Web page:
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Monday, May 8, 2017

Champion Jack Dupree: Champion Of The Blues


1) I Had A Dream; 2) Roll Me Over Roll Me Slow; 3) Reminiscin' With Champion Jack Dupree; 4) That's All Right; 5) Daybreak Stomp; 6) House Rent Party; 7) Snaps Drink Woman; 8) One Sweet Letter From You; 9) New Vicksburg Blues; 10) When Things Go Wrong; 11) Johnson Street Boogie Woogie; 12) Misery Blues.

This next album founds the Champion in Copenhagen, where, so it seems, he feels himself right at home: at least, on ʽRoll Me Over Roll Me Slowʼ he acknowledges that fact with pleasure and gratitude to all the good Danish people who feel so hospitable towards an exotic blues piano player from the faraway swamps of Louisiana. The recording session was produced by local jazz and blues enthusiast Karl Emil Knudsen, who had recently launched his own blues label (Story­ville) and seemed all too happy to make Dupree into one of his permanent clients. And this time, there is no Alexis Korner around: all twelve songs feature Champion Jack Dupree solo, with the strict warning that "the percussive sounds heard on several of the tracks are made by stomping of Champion Jack's feet". So there! The album was still picked up by Atlantic overseas — at least, Atlantic pressings of it do exist — but essentially, this stabilizes the Champ's status for a long, long time as one of America's most reliable exports to Europe.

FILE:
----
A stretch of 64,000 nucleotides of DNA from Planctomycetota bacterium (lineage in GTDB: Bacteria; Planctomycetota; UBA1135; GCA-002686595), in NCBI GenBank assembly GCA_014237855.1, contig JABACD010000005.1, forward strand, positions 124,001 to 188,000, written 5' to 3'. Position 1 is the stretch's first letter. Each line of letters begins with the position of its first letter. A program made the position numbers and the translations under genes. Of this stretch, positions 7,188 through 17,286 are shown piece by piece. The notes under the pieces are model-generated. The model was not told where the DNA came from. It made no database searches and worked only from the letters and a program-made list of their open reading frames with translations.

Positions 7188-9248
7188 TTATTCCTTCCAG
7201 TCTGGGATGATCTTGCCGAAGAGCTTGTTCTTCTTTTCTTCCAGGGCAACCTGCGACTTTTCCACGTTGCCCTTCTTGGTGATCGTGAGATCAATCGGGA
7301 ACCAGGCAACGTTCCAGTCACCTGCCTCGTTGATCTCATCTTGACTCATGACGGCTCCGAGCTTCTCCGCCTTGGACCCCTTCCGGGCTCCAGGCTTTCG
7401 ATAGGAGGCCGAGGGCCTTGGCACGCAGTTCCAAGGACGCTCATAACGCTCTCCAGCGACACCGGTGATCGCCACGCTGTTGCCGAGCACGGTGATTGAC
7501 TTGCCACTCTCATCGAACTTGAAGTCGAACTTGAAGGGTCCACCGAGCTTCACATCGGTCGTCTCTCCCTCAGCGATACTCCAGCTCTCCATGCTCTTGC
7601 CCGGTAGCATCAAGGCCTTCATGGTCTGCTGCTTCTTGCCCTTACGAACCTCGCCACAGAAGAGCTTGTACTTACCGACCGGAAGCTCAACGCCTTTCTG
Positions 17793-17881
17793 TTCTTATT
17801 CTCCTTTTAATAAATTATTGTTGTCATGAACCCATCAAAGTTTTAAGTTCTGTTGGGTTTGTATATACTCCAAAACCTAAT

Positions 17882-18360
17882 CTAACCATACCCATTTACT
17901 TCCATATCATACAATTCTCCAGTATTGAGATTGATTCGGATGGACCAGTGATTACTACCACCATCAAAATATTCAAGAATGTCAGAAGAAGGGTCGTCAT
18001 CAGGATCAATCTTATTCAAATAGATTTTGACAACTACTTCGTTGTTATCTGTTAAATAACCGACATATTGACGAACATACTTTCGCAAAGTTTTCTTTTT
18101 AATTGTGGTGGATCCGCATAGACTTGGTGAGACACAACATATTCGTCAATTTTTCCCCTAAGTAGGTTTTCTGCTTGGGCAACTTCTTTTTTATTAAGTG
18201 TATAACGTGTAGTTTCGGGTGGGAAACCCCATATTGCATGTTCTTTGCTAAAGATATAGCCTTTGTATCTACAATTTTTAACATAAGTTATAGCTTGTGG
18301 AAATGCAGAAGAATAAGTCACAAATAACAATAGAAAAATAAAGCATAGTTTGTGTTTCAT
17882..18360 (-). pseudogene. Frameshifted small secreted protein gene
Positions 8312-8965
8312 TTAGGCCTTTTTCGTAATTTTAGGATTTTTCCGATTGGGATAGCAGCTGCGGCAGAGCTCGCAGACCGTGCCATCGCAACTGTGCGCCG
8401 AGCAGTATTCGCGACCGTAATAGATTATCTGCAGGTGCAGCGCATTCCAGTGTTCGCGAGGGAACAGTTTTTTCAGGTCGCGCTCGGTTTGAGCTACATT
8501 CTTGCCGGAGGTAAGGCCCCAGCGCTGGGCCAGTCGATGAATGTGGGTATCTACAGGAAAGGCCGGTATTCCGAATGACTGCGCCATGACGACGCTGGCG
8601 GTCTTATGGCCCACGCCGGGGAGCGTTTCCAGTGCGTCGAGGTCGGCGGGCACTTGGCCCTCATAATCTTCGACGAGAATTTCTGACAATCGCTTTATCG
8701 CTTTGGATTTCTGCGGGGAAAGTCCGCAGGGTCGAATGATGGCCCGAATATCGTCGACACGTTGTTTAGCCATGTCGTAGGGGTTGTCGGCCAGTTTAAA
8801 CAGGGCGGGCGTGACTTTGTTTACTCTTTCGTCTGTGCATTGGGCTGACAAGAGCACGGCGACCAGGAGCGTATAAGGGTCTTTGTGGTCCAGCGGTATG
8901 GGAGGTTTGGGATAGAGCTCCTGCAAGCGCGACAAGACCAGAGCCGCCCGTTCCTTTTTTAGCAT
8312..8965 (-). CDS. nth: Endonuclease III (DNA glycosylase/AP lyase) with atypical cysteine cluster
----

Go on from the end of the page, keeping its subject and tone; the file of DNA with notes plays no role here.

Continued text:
Music-wise, of course, there is not much to discuss in such a setting. Since it is unlikely to expect the Champion to get influenced by Thelonious Monk or John Cage, most of the attention will be drawn to his behavior behind the keyboards — for instance, nostalgizing about the good old days with his deceased blues pals and explaining why he prefers piano over guitar, illustrating it with little flourishes (ʽReminiscin'ʼ), or getting adjusted to the new realities of his life in Denmark with songs like ʽSnaps Drinking Womanʼ, an old jump blues with new lyrics quickly re-written to fit the circumstances. Overall, it's just another predictable mix of regular slow blues, uptempo jump blues, and boogie woogie — ʽJohnson Street Boogie Woogieʼ is fun, but does not work all that well without a supporting band. I guess Danish audiences loved it all, though, and the Champ was happy to oblige, putting on one-man vaudeville shows like ʽHouse Rent Partyʼ, a simple illustra­tion of the menu served at a modest house party deep down in Louisiana. Still, even if you keep your expectations to a bare minimum, it is pretty damn hard to put Champion Of The Blues in the class of «satisfactory entertainment», unless you put yourself in the shoes of a young Danish blues lover in 1961 who has just miraculously discovered the real thing playing in his local bar.

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